W2 = [[-6033.83672179 -6008.12981272 -6033.10095329 6008.06636901]]
b2 = [[-52.66607704]]
"""

Predictions

img

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# GRADED FUNCTION: predict

def predict(parameters, X):
"""
Using the learned parameters, predicts a class for each example in X

Arguments:
parameters -- python dictionary containing your parameters
X -- input data of size (n_x, m)

Returns
predictions -- vector of predictions of our model (red: 0 / blue: 1)
"""

# Computes probabilities using forward propagation, and classifies to 0/1 using 0.5 as the threshold.
### START CODE HERE ### (≈ 2 lines of code)
A2, cache = forward_propagation(X, parameters)
predictions = (A2 > 0.5)
### END CODE HERE ###

return predictions

"""
parameters, X_assess = predict_test_case()

predictions = predict(parameters, X_assess)
print("predictions mean = " + str(np.mean(predictions)))

out:
predictions mean = 0.666666666667
"""

It is time to run the model and see how it performs on a planar dataset. Run the following code to test your model with a single hidden layer of $n_h$ hidden units.

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# Build a model with a n_h-dimensional hidden layer
parameters = nn_model(X, Y, n_h = 4, num_iterations = 10000, print_cost=True)

# Plot the decision boundary
plot_decision_boundary(lambda x: predict(parameters, x.T), X, Y)
plt.title("Decision Boundary for hidden layer size " + str(4))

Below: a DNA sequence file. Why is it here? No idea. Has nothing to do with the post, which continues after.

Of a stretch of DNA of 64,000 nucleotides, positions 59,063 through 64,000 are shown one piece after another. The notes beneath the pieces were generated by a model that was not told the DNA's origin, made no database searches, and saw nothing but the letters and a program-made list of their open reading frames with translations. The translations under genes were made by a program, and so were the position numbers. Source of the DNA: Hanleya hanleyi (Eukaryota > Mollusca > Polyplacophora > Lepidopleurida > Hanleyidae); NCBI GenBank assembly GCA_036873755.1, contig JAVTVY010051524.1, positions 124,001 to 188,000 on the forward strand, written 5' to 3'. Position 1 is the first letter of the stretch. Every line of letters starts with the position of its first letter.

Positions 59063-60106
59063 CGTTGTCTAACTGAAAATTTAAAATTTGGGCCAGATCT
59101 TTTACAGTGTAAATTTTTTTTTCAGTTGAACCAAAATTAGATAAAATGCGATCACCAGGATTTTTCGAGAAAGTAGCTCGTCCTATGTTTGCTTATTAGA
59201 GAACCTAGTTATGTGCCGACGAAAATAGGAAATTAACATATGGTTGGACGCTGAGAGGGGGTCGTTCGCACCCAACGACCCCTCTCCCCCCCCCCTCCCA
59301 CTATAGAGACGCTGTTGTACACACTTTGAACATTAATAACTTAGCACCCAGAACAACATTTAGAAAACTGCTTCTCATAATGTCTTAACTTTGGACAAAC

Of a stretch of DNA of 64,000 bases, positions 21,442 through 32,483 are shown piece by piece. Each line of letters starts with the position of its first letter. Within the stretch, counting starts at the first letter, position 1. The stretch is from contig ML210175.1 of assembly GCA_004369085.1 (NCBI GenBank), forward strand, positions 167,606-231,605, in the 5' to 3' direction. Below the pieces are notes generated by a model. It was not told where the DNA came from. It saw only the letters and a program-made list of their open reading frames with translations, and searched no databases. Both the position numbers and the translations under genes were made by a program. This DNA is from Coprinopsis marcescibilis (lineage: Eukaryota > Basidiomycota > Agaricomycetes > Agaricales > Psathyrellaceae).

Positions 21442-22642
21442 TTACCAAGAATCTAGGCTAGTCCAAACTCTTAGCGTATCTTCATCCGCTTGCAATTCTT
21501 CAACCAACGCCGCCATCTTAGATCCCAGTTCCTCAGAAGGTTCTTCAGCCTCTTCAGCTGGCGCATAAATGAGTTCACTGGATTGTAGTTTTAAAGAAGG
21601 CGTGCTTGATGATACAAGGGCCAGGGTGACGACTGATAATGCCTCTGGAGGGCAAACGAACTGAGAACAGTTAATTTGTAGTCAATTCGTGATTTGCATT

"""
out:
Cost after iteration 0: 0.693048
Cost after iteration 1000: 0.288083
Cost after iteration 2000: 0.254385
Cost after iteration 3000: 0.233864
Cost after iteration 4000: 0.226792
Cost after iteration 5000: 0.222644
Cost after iteration 6000: 0.219731
Cost after iteration 7000: 0.217504
Cost after iteration 8000: 0.219504
Cost after iteration 9000: 0.218571
"""

img

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# Print accuracy
predictions = predict(parameters, X)
print ('Accuracy: %d' % float((np.dot(Y,predictions.T) + np.dot(1-Y,1-predictions.T))/float(Y.size)*100) + '%')

"""
out:
Accuracy: 90%
"""

Accuracy is really high compared to Logistic Regression. The model has learnt the leaf patterns of the flower! Neural networks are able to learn even highly non-linear decision boundaries, unlike logistic regression.

Tuning hidden layer size

Run the following code. It may take 1-2 minutes. You will observe different behaviors of the model for various hidden layer sizes.